HRC55 Golden Color 4 Flute Long Shank Square End Mill Cutter 1/4
A material like aluminum produces large chips compared to other
materials. For that reason, 4 flute end mills are rarely used with
aluminum because the flutes can get jammed with chips and break the
For harder materials, you want to use more flutes. Having more
flutes reduces chip load and improves surface finish.
While the number, direction and type of flutes that a cutting tool
has can vary widely, the tools most commonly used have two flutes
and are up-cut spirals to move the chips up out of the cut.
1. Two Flute: Has the greatest amount of flute space, allowing for more chip
carrying capacity in softer materials. Used primarily in slotting
and pocketing of non-ferrous materials like aluminum where chip
removal is a concern.
2. Three Flute: Allows for better part finish in harder materials. The three
flutes provide for greater strength and the ability to pocket and
slot both ferrous and non-ferrous materials.
3. Four Flute/Multiple Flute: Ideal for finish milling. The extra flutes allow for faster feed
rates to produce a much finer finish than two or three flute tools.
However, the reduced flute space may cause problems with chip
The most common flute numbers for general milling operations are
two (better space for chip ejection) and four (better surface
End Mill Materials
End mills are made out of either cobalt steel alloys (known as high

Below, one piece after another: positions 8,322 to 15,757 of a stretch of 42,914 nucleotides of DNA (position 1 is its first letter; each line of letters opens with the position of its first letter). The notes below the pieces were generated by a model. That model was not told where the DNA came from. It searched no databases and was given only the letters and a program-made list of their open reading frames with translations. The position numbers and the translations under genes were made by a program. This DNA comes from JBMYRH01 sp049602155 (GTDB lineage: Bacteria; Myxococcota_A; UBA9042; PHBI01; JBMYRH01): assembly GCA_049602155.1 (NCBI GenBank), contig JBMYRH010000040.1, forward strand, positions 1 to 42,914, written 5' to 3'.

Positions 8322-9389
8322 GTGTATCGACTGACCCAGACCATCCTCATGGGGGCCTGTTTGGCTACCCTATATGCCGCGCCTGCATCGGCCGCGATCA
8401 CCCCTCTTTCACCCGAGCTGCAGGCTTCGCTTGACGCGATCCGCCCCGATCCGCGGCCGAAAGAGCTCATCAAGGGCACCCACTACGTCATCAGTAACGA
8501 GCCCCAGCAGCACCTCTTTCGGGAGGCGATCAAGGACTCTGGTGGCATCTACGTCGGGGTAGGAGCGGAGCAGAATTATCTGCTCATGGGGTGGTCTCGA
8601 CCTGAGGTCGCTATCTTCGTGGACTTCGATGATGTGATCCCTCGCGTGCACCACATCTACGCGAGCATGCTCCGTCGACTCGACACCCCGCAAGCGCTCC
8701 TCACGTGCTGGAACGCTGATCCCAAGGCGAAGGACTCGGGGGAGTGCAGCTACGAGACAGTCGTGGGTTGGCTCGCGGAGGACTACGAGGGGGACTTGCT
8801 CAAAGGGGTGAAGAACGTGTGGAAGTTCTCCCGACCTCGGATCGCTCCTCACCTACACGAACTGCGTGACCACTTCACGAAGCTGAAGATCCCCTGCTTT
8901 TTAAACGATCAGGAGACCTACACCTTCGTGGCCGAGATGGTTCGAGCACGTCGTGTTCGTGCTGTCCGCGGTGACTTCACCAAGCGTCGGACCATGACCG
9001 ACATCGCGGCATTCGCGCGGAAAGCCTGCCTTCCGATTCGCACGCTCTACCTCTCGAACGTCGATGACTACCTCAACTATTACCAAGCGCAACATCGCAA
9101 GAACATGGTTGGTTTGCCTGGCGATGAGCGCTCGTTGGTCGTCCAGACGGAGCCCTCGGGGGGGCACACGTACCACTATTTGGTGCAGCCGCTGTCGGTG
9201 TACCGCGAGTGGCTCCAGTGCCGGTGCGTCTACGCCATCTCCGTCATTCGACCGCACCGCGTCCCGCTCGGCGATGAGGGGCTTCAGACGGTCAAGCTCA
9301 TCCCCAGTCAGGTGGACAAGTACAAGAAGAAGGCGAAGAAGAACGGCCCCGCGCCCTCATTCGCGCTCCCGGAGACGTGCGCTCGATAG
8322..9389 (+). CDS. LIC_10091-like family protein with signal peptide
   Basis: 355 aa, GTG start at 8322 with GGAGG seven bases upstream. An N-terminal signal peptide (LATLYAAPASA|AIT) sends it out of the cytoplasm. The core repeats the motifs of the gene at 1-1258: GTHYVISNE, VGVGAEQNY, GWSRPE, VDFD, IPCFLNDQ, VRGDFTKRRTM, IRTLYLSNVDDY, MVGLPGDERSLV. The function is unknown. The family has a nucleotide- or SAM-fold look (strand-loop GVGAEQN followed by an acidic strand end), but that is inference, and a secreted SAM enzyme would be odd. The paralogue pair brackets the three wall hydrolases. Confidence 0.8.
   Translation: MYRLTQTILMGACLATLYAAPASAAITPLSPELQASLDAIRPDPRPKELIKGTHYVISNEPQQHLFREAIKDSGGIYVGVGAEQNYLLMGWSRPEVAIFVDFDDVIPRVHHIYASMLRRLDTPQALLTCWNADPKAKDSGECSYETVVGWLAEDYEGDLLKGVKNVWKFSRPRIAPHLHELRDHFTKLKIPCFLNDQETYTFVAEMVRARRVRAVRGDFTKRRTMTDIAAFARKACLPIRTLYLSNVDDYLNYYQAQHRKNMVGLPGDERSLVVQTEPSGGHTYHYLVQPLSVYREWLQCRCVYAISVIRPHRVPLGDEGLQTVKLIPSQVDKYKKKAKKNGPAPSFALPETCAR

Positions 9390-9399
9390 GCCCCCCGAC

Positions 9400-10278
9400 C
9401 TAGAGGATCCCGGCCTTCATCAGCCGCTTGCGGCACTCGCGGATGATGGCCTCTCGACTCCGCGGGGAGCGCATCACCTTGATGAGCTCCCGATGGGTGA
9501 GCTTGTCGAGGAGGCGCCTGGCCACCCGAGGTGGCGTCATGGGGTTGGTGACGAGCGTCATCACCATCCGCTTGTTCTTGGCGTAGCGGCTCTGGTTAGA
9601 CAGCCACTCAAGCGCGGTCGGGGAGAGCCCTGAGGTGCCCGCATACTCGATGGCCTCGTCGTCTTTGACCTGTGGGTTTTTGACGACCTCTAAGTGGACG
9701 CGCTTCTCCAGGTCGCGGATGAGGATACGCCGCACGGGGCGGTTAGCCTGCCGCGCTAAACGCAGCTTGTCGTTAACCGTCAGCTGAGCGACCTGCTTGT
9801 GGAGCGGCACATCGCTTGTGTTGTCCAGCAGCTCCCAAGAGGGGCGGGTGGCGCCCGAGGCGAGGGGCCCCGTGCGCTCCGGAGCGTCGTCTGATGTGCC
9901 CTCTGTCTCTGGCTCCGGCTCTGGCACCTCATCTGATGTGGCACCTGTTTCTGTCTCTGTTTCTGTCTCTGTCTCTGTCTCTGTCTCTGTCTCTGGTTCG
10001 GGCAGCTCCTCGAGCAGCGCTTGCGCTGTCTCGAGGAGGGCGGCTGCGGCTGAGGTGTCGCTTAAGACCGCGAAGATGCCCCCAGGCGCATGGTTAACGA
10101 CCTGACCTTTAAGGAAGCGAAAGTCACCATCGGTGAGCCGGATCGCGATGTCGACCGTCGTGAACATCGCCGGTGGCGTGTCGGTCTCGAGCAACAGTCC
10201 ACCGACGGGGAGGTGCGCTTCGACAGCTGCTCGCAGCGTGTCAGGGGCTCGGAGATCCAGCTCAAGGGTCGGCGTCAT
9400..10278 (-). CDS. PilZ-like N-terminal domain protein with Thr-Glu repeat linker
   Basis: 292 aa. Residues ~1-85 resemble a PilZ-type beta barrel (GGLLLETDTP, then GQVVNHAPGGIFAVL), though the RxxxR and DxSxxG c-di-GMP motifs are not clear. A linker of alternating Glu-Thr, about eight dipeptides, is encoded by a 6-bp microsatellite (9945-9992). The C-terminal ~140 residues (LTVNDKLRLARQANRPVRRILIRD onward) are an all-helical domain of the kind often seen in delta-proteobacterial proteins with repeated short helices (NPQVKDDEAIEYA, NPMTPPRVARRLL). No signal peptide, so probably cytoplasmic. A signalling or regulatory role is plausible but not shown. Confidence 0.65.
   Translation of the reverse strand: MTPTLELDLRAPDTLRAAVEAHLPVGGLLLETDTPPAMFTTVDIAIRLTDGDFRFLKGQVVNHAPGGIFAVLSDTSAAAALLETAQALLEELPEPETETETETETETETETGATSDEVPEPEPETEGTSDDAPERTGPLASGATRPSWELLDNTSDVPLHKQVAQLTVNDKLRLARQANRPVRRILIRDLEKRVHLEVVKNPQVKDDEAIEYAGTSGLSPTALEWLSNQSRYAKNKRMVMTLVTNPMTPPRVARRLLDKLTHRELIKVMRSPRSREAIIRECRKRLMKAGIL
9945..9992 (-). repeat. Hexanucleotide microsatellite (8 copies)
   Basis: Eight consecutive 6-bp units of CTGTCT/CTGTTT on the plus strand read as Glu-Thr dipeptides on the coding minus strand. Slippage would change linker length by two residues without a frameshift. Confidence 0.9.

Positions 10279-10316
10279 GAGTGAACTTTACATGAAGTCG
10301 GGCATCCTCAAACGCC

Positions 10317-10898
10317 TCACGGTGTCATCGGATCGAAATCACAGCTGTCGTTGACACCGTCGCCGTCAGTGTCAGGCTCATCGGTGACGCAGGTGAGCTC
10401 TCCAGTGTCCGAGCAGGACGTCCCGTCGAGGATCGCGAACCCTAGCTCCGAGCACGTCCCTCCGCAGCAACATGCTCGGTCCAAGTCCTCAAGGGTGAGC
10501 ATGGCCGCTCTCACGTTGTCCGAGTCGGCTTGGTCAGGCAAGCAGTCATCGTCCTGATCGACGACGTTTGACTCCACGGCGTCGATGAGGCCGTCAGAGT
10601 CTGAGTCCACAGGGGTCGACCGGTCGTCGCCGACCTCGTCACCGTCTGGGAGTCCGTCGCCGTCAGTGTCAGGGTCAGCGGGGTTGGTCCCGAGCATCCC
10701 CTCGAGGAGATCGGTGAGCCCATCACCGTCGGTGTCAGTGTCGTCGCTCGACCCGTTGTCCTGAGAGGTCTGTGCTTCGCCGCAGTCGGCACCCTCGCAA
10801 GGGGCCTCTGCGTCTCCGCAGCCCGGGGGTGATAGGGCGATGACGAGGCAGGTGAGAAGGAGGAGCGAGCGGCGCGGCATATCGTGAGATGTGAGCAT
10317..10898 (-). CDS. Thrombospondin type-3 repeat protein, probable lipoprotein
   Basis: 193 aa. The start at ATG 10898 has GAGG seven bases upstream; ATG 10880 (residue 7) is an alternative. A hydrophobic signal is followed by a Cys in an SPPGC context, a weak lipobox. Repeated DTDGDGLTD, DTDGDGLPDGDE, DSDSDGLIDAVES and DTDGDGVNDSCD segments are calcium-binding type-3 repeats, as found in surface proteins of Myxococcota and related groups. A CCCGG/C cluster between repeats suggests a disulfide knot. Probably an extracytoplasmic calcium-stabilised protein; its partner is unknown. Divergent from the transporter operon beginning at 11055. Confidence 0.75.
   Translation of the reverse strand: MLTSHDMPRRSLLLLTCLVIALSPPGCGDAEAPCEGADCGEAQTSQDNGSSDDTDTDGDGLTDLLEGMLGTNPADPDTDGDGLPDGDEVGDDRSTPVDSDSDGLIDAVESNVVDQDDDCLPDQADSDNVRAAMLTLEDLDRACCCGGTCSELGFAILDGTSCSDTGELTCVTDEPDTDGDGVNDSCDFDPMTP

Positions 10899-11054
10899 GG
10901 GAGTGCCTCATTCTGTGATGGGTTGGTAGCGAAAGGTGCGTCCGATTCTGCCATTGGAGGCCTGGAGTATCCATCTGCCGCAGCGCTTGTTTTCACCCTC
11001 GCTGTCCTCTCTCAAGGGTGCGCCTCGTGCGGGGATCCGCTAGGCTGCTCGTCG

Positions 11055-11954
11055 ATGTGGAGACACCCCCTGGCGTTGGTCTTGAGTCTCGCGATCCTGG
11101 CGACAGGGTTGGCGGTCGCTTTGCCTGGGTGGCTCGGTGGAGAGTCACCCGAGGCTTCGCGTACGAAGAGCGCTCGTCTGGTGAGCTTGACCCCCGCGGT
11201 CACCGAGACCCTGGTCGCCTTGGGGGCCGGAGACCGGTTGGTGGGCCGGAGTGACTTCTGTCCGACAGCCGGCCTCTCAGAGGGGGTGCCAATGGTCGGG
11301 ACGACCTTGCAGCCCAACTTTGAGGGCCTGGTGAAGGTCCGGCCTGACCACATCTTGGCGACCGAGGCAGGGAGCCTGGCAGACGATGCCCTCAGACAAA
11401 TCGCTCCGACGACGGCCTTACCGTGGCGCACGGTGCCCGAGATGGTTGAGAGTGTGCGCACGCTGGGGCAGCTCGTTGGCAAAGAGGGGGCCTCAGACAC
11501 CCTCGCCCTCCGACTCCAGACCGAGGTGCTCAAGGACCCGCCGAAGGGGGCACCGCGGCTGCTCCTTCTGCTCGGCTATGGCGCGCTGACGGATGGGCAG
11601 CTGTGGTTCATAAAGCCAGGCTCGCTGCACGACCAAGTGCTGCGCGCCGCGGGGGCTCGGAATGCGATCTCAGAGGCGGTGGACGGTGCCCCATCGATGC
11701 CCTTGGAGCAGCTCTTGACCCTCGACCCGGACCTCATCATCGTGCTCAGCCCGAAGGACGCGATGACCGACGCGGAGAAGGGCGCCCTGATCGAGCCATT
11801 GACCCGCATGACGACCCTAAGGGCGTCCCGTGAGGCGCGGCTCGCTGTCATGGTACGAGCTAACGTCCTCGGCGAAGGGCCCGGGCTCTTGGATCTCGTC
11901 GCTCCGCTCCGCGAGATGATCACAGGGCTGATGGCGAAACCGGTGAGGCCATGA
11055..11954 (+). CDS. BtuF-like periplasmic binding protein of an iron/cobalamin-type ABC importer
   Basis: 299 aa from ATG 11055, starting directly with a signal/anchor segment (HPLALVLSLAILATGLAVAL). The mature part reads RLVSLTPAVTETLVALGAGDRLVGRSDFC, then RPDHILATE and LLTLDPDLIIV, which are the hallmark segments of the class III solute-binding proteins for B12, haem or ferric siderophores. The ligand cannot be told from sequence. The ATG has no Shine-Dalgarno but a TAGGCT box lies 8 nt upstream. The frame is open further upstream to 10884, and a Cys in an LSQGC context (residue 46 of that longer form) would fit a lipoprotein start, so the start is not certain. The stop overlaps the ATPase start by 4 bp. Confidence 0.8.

speed steel, or HSS), or from tungsten carbide in a cobalt lattice
(shortened to "carbide").
1. High Speed Steel (HSS): Provides good wear resistance and costs less than cobalt or
carbide end mills. HSS is used for general purpose milling of both
ferrous and nonferrous materials. While usually inexpensive, HSS
does not offer the tool life or speed advantages of cobalt and
carbide end mills.
2. Cobalt: Cobalt is an M42 tool steel with an 8% cobalt content. Cobalt is
more expensive but provides better wear resistance and toughness
than HSS (M7). Because the tool can run 10% faster than HSS, metal
removal rates and finish are better than HSS.
3. Solid Carbide: Carbide is considerably harder, more rigid, and more wear
resistant than HSS. However, carbide is brittle and tends to chip
instead of wear. Carbide is used primarily in finishing
applications. Carbide tools are best suited for shops operating
newer milling machines or machines with minimal spindle wear.
Rigidity is critical when using carbide tools. Carbide end mills
may require a premium price over the cobalt end mills, but they can
also be run at speeds 2 1/2 times faster than HSS end mills.
The choice of tool material depends on the material to be cut as
well as on the maximum spindle speed of the machine. Smaller
milling machines may not be capable of reaching the spindle speeds
recommended for carbide end mills.